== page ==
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Published: Wednesday, 7/9/2008

Schmidt finally arrives in Toledo

BY JOHN WAGNER
BLADE SPORTS WRITER
Hens catcher Max St-Pierre shakes hands with Mike Schmidt
after the Hall of Fame third baseman threw out the first pitch.
Hens catcher Max St-Pierre shakes hands with Mike Schmidt after the Hall of Fame third baseman threw out the first pitch.
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Mike Schmidt doesn't know how close he came to becoming a Mud Hen. But it's safe to say he came pretty close.

Toledo became Philadelphia's Triple-A affiliate in 1974, one year after Schmidt had hit just .196 with the Phillies as a 23-year-old rookie.

"Luckily, in 1974 I hit my stride as a player," Schmidt said. "But there was talk in 1973 about me going back to Triple-A. In fact, I probably should have been. I did just enough to stay."

Schmidt saying he "hit his stride" is being modest. The slugging third baseman hit 36 homers and finished sixth in the MVP race in 1974, jump-starting a career that saw the Dayton native inducted into baseball's Hall of Fame in 1995.

Schmidt finally made it to Toledo yesterday, appearing at Fifth Third Field to throw out the first pitch and sign autographs to raise awareness of benign prostatic hyperplasia (BPH), also know as an enlarged prostate.

"It's a campaign to enhance the awareness of middle-age men about prostate issues," Schmidt said.

"There's a lot of educational [devices] out there now that weren't available for my 83-year-old father, who is suffering serious lifestyle issues related to a swollen prostate."

Schmidt said one of those information sources is the Web site www.TalkAboutBPH.com.

Schmidt led the National League in home runs eight times and finished with 548 career homers. When he retired he stood seventh on the all-time home-run list, but since his retirement in 1989 he has been passed by five players, including suspected steroid users such as Barry Bonds, Sammy Sosa, Mark McGwire and Rafael Palmeiro.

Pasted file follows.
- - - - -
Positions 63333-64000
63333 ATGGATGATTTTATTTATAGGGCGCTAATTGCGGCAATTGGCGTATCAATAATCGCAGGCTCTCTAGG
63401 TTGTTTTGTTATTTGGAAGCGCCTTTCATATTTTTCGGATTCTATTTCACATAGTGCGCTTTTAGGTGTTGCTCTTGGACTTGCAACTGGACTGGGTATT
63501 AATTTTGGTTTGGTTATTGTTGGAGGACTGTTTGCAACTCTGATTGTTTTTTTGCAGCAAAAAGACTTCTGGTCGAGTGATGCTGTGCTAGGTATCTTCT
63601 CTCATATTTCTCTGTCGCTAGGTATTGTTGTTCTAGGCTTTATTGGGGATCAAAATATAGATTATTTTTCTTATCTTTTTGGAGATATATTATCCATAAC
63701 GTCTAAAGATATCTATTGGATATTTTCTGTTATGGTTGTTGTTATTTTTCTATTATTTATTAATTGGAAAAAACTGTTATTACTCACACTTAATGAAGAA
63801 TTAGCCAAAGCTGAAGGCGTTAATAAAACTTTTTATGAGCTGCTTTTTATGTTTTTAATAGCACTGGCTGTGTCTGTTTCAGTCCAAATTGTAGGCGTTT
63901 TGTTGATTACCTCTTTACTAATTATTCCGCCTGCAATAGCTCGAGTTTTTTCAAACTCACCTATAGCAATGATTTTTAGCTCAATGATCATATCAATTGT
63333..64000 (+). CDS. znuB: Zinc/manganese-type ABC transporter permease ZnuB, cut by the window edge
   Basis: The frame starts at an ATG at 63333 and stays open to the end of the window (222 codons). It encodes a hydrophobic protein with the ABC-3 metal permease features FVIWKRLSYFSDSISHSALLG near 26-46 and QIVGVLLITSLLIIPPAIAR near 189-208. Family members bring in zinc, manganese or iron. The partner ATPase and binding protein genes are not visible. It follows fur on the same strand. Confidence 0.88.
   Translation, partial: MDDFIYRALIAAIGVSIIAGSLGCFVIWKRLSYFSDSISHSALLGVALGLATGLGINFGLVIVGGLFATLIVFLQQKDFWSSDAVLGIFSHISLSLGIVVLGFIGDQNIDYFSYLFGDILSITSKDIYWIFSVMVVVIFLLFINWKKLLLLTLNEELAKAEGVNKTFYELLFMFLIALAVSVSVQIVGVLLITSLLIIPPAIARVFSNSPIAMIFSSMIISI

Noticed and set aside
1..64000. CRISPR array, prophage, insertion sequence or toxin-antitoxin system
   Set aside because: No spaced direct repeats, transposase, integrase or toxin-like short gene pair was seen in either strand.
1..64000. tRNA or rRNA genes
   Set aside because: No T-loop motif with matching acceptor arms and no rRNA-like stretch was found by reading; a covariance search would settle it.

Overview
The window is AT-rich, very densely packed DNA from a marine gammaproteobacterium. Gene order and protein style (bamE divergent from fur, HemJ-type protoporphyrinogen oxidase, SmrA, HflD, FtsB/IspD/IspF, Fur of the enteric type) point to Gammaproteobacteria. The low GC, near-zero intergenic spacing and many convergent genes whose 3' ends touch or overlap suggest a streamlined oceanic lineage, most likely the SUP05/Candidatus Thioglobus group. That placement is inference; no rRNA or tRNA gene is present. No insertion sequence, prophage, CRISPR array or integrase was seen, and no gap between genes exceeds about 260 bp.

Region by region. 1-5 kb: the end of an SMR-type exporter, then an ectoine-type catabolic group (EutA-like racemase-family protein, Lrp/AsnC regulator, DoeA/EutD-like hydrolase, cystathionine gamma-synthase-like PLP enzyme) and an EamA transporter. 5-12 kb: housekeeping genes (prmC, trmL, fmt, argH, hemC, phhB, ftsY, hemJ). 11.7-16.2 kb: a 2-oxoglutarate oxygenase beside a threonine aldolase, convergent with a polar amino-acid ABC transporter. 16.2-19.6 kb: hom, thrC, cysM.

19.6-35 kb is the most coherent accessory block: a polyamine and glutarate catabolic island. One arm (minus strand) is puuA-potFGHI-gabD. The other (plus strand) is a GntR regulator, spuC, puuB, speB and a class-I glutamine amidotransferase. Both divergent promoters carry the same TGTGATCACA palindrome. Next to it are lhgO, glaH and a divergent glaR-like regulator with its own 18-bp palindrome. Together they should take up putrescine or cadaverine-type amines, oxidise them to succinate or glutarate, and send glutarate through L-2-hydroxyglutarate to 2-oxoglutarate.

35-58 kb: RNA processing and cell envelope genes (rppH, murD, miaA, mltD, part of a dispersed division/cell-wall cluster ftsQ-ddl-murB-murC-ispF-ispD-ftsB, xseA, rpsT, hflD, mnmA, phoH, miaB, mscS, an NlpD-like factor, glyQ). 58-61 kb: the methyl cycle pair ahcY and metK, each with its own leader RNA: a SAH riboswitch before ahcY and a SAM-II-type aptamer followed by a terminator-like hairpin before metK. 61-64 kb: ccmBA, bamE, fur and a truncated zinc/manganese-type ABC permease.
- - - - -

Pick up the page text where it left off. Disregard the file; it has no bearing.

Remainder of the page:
But Schmidt doesn't condemn players who used steroids.

"If I were playing in that era, I would have found it tough to say no," Schmidt said. "There was so much to gain, so much money and so much opportunity, in getting away with [taking steroids]. I didn't have the policeman in my conscious as I do now as a mature adult.

"I just wanted to get ahead, just like they all did in that era. I look at it with more tolerance because, when I look at myself in the mirror, I realize I probably would have been in the thick of it."

Schmidt was selected to 12 all-star teams, starting seven times. He also won three MVP awards, not to mention 10 Gold Gloves, in an 18-year career spent entirely in Philadelphia.

Despite spending his entire career with one team, Schmidt understands why that happens less and less these days.

"What happened with me would be akin to CC Sabathia being given whatever he wants by Cleveland," he said. "In 1976 the Phillies made me the highest-paid player in the National League.

"In 1981 they tore that contract up and made me the highest-paid player in the National League for six more years. That's why I wore one uniform for my whole career."

Is the fact that fewer players are spending their careers with one team good or bad?

"It depends on what lights your fire," Schmidt said. "If you're a purist who loves baseball as it was 'back in the day' - where the separation between the players and the man on the street wasn't so wide - it would be a big deal.

"I don't know if the game should keep allowing that gap to widen. I don't know if the game will survive on the track it's on now, where there's a gap between the average fan and the players, who are rock stars like Elvis Presley."



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